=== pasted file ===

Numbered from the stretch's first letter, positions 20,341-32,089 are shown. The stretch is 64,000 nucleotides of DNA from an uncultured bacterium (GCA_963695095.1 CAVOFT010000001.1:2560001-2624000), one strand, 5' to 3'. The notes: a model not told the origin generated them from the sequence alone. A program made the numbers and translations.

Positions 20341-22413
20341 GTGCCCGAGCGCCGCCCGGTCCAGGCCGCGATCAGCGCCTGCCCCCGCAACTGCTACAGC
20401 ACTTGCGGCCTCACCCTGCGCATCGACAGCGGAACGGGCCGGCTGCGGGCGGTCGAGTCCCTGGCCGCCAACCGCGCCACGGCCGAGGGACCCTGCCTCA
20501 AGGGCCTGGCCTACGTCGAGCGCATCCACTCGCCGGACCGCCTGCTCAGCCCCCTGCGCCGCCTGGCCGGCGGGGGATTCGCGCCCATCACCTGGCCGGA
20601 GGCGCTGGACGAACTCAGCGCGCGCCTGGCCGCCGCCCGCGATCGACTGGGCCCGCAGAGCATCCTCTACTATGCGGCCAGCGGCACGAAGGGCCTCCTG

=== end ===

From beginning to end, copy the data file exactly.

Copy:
Numbered from the stretch's first letter, positions 20,341-32,089 are shown. The stretch is 64,000 nucleotides of DNA from an uncultured bacterium (GCA_963695095.1 CAVOFT010000001.1:2560001-2624000), one strand, 5' to 3'. The notes: a model not told the origin generated them from the sequence alone. A program made the numbers and translations.

Positions 20341-22413
20341 GTGCCCGAGCGCCGCCCGGTCCAGGCCGCGATCAGCGCCTGCCCCCGCAACTGCTACAGC
20401 ACTTGCGGCCTCACCCTGCGCATCGACAGCGGAACGGGCCGGCTGCGGGCGGTCGAGTCCCTGGCCGCCAACCGCGCCACGGCCGAGGGACCCTGCCTCA
20501 AGGGCCTGGCCTACGTCGAGCGCATCCACTCGCCGGACCGCCTGCTCAGCCCCCTGCGCCGCCTGGCCGGCGGGGGATTCGCGCCCATCACCTGGCCGGA
20601 GGCGCTGGACGAACTCAGCGCGCGCCTGGCCGCCGCCCGCGATCGACTGGGCCCGCAGAGCATCCTCTACTATGCGGCCAGCGGCACGAAGGGCCTCCTG